Esther Donaldson Torres was born September 4, 1905 in the small town of Faywood, New Mexico on a ranch next to the Mimbrus River. She was the sixth child born to Andrea and Francisco Torres and there would be six more children after she was born. Perhaps being the middle child in this large family helped to make her the independent, strong person she became.
Growing up, Esther loved the outdoors and rather than help with household chores and tend to her younger siblings, she preferred working on the ranch with her father and younger brother, Procopio. It was said she was a tomboy and loved to ride a horse alongside her brothers.
Esther went to a nearby 1-room country school run by Maude McSherry, going to the 7th grade but quit school when she left home to follow her sisters, Anita and Dora to work in the government hospital in nearby Ft. Bayard. Annie worked and lived in the nursing headquarters while Dora and Esther worked in the dining room and lived in Central, NM, a short distance away. Their mother, Andrea, followed them there with some of the younger children, including their older sister, Lucy. Their father stayed home at the ranch with the older boys.
In 1923, Annie led the way to Los Angeles, California followed by Dora, and later Esther was sent for after enough money was saved for her trip to California by train. They first lived with a family friend and worked to help save money for other family members to make the journey to California. When the rest of the family arrived in Los Angeles, there was not enough room for them all in the home they rented, so Harriet, Minnie and Ida were enrolled in boarding school, with Esther’s guidance and help. The rest of the family, including Grandma Andrea, Lucy, Julian and Eva and Esther settled in Boyle Heights with Dora and Anita and their spouses nearby. Esther worked hard to support her family and Grandma depended on her for support. For awhile, she worked at the American Can Co. and then worked in a laundry as a presser.
Esther was a fun loving young lady and had many friends. She and her friends and some of her sisters went to parties, dances, and enjoyed going to the beach and the local mountains. In the early 30’s she met the man who was to become her husband, Luciano Saldana. Esther and Luciano were married and she settled down to become a housewife and mother. Son Arthur was born in December, 1931 and daughter Virginia was born in 1934. Luciano was in Olive View Sanitarium in Sylmar, California recovering from TB when his appendix ruptured and he died. Arthur was barely 3 years old and Virginia was 8 months old when their father died. Esther became a widow at a young age with two babies to raise.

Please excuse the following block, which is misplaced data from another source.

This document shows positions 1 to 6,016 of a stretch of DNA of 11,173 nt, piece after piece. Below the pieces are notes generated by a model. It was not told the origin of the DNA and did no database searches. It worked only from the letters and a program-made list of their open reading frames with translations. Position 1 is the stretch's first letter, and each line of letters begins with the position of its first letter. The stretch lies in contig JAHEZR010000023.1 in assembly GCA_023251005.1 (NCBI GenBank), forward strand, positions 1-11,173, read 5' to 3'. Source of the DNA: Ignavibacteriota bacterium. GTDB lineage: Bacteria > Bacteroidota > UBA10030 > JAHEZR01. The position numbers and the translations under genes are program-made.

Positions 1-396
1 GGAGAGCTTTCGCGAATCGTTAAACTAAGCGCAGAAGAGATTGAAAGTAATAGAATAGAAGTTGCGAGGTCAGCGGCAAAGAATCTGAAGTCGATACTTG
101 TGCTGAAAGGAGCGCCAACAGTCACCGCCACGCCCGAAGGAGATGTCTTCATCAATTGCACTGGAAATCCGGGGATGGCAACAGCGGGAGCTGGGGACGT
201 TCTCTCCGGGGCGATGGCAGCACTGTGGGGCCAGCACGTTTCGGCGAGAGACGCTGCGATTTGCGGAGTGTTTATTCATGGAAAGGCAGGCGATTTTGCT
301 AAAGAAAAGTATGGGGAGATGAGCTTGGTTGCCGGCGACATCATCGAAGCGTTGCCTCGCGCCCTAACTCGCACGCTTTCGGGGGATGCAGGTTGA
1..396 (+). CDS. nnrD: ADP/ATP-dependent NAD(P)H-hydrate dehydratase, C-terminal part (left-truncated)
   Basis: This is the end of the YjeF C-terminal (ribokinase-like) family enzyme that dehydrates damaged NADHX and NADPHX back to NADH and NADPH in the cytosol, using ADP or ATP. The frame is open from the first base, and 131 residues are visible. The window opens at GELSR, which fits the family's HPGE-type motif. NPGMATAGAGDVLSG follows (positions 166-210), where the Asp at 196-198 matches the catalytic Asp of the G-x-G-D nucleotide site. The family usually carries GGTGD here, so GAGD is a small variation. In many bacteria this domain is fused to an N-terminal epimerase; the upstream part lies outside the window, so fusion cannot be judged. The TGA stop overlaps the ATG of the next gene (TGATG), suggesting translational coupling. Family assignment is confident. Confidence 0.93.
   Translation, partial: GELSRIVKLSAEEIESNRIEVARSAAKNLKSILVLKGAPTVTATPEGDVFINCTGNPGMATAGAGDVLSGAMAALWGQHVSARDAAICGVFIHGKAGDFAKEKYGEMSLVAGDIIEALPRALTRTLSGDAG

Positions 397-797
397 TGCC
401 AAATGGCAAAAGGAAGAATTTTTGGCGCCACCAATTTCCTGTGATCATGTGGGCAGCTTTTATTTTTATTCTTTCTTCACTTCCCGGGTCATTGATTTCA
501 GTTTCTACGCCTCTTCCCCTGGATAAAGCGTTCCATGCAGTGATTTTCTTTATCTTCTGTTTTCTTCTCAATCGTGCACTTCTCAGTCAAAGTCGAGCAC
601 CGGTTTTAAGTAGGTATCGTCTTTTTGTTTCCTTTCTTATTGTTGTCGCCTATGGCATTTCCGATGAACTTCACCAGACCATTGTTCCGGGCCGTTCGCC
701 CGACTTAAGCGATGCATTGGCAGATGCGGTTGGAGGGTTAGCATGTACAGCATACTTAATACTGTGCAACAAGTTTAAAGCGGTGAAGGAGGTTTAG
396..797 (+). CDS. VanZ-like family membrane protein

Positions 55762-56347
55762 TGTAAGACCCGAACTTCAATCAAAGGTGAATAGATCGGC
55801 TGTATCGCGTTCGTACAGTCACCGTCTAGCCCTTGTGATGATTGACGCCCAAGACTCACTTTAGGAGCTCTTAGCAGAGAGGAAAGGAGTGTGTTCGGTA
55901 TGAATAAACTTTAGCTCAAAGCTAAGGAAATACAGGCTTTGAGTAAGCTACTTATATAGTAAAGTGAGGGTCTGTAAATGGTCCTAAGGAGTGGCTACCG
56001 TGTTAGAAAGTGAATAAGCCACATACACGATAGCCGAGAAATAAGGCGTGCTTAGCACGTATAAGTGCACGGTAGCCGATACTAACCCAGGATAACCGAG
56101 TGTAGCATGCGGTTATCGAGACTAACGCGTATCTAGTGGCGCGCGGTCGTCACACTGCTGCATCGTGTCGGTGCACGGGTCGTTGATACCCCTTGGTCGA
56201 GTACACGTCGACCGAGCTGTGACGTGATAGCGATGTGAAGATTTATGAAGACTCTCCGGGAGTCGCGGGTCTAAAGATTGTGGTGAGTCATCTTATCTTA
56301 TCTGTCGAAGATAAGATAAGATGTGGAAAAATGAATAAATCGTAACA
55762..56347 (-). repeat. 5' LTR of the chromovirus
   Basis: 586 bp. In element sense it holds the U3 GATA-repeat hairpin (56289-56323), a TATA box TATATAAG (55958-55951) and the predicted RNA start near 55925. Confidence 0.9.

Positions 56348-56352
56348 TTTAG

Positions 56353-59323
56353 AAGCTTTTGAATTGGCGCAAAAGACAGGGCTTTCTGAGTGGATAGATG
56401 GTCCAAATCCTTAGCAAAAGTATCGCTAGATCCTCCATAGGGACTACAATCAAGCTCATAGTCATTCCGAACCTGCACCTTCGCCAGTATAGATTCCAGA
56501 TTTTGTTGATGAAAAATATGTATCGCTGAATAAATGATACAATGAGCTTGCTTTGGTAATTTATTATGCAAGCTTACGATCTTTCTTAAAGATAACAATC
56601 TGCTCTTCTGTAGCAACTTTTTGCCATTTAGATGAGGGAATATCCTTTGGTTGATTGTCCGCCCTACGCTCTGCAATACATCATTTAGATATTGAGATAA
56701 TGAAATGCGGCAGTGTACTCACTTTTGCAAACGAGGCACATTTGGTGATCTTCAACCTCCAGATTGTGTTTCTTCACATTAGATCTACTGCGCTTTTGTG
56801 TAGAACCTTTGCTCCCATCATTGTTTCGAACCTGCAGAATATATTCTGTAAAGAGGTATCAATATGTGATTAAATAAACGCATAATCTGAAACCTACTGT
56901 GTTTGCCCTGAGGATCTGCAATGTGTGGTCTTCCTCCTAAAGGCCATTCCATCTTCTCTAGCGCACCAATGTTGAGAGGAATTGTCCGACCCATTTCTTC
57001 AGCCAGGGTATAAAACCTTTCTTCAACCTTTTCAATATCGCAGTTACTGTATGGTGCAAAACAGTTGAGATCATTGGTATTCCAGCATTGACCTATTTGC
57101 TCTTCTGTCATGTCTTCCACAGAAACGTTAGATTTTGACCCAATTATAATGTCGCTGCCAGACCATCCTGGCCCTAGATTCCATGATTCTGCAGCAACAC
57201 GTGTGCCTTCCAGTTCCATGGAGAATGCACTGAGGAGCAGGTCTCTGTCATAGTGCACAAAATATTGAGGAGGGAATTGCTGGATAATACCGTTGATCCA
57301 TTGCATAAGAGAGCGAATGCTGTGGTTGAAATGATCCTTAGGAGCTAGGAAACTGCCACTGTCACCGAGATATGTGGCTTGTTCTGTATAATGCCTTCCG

She went back to work and with the aid of family members who helped with the children, she was able to buy her home in El Sereno in 1940 where she raised her family and where she lived until she went into a retirement home in 1998. She loved her home and especially her garden. Many days, especially on week-ends and when she retired, she would get up, have her cup of coffee and go outside and before she realized it, she had spent ? day tending to her garden.
Esther loved her grandchildren and was especially involved in the young lives of Nancy and Dino, her first grandchildren. She had 8 grandchildren, 9 great-grandchildren and 2 great-great grandchildren when she died in 2002 at the age of 96.
Esther had a special fondness for her birthplace, beautiful New Mexico. She loved to go back there and visit the little town of Faywood where she had many relatives and friends. She had a special place in her heart for that beautiful little area and would visit as often as she could; she loved the wide open space, the Mimbrus River which ran close to the family home and the mountains in the distance and the beautiful, gorgeous sky.
And, her family was such an important part of her life. She was very close to her brothers and sisters; from her older brother, Tony, who she was especially close to and who helped her so much and, to her baby sister, Eva. Her large family had some hard times as so many people of that time had, but, oh, they knew how to live and to have a good time. What fun they would have at Uncle Tony’s place in South Pasadena when they all gathered, with children in tow!
(submitted by cousin Virginia)